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I'm not particularly up on MVC as an architecture but isn't the Model just a duplication (except slower and buggier) of the database?

Given modern databases support stored queries, user definable functions etc. why treat them as an implementation detail?

Is it because programmers generally don't want to learn SQL/ Relational design? Or because there's a fundamental mismatch between relation and object models?

Broadly the database can present an API, why do it twice & more slowly.

Any McConnell like numbers to back up viewpoints would be greatly appreciated

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The model is just that: an object-based model of the business domain. The database is also a model of the business domain, but in a different form, i.e. tables and relations. They complement each other; what one lacks, the other provides. It's not an inner platform; an inner platform would subvert the technology it is imitating. The Model does not do that; it depends on the features of a database; it doesn't replace those features.

Object-relational mapping is an imperfect solution to the impedance mismatch problem. But relational databases and their SQL language are a mature, well-established technology with many intrinsic benefits. Using an ORM allows you to have the best of both worlds; you can store objects in a mature, well-established technology, but still use SQL to solve set theory problems.

Further Reading
The "Vision" project, a cautionary tale about inner platform effect
(This is what an Inner Platform really looks like. You can skip the preamble and start reading at the subheading "Introducing Vision")

  • I was reading about the Vision project yesterday, coincidentally. – Alistair Mackenzie Mar 13 '15 at 16:08
  • Same point - an RDBMS can present an API, not just tables/relations & views, hat exactly is the model adding? – Alistair Mackenzie Mar 13 '15 at 16:59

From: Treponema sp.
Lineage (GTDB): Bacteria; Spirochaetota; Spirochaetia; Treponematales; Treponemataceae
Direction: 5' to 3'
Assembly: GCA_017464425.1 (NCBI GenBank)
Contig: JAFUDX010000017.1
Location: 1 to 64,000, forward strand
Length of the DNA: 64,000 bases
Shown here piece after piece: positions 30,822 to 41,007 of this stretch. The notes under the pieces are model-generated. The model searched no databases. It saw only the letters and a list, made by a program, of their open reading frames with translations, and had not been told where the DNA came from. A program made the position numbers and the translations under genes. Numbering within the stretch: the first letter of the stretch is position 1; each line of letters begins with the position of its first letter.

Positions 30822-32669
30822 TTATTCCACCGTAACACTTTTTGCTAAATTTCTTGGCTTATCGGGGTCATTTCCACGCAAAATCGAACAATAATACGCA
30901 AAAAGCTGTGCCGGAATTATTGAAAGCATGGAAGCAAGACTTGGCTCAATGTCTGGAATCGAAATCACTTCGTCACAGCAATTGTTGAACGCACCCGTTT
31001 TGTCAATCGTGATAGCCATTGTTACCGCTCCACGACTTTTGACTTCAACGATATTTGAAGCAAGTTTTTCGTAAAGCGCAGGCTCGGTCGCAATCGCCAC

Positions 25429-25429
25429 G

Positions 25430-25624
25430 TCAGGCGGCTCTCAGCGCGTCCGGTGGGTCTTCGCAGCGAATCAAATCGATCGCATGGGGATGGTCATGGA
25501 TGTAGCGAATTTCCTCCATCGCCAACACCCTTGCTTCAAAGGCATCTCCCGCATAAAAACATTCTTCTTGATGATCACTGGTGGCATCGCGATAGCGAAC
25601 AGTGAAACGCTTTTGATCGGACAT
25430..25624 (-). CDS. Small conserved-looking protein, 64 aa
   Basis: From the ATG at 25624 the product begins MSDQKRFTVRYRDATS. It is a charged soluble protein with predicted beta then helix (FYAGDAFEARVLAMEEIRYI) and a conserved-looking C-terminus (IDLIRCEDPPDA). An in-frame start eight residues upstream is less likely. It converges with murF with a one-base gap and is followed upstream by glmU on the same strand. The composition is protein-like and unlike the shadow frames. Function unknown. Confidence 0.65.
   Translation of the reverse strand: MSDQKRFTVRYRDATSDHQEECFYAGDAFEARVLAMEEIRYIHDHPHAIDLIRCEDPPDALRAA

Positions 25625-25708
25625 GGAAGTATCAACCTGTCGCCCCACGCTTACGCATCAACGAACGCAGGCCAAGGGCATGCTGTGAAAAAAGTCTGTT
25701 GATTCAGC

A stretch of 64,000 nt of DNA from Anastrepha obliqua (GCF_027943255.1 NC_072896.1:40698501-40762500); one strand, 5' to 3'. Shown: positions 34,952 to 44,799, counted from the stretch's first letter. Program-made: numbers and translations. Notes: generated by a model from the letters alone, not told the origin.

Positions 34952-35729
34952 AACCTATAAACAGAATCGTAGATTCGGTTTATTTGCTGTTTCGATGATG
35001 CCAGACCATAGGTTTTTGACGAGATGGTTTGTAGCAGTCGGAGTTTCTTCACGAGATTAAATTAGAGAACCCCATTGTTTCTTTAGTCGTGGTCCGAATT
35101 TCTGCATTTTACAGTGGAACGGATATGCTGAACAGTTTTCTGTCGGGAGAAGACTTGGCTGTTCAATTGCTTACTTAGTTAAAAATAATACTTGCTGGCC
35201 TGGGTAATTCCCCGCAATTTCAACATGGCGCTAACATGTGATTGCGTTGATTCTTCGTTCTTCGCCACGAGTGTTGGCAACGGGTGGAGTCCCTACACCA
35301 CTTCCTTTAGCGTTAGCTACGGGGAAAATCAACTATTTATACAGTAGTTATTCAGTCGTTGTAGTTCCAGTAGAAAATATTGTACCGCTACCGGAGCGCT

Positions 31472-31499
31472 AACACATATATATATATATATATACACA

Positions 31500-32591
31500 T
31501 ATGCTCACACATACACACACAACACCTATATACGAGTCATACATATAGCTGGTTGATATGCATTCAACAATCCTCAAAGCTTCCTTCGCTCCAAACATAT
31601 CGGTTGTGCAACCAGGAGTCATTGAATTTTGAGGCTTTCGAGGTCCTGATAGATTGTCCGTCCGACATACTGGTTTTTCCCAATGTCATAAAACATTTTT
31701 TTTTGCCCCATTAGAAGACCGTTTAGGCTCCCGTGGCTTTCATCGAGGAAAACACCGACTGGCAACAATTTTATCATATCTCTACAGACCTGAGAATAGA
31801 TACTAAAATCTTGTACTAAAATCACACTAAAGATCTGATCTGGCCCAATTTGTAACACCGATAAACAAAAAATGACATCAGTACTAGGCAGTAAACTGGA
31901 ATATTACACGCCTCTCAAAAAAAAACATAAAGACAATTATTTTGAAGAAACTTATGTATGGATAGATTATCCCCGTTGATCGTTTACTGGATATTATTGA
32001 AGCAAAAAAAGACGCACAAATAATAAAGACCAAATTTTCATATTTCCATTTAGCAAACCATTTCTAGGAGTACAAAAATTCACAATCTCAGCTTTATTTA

• A layer of abstraction. – Robert Harvey Mar 13 '15 at 17:04
  • Yes, but what does it do that the dbs couldn't? – Alistair Mackenzie Mar 13 '15 at 17:16
  • It gives the database the ability to store and retrieve objects. Databases store data, so to get them to store objects, you have to convert the objects to data. And vice-versa. There are object-relational databases, but I've never worked with one, and I think you'll find that's true of most of your colleagues. One of the advantages of relational databases is that they are widely used and well-understood. – Robert Harvey Mar 13 '15 at 17:19
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You've got things the wrong way around.

The model is not a poor replica of the data base. No programmer cares about the data base. The data base exists only so that in a future invocation, we can easily reconstruct the same state of our business objects as before. Data bases are strictly a means to an end. They allow some processing and offer some tricks to speed up the inefficiency caused by mass storage access, but then they are also the sole cause of these inefficiency problems. If we could get by entirely without data bases and instead persist our business objects magically in the memory of tamed unicorns instead, we'd do it in a heartbeat.

The model isn't like that. The model supports all operations that we can do in our preferred programming language, which is why we chose it. The model is what we'd like to program. It is so central to the system that it is very important not to pollute it with concerns of other levels. This is why indices, table scans etc. should be kept out of the model, but also why combo boxes, HTTPRequests etc. should be kept out.

Not having a model would mean that the same code that deals with reading and writing widgets also deals with SQL INSERTs and connection parameters. That would be very bad, because thinking about two entirely different things all the time halves your efficiency as a developer. This s why it makes sense to separate those concerns and have layers dealing with the UI, with business logic, and with data storage. It leads to an increased amount of code, but since each of the resulting classes has a clearer focus of what it's supposed to do, general efficiency increases.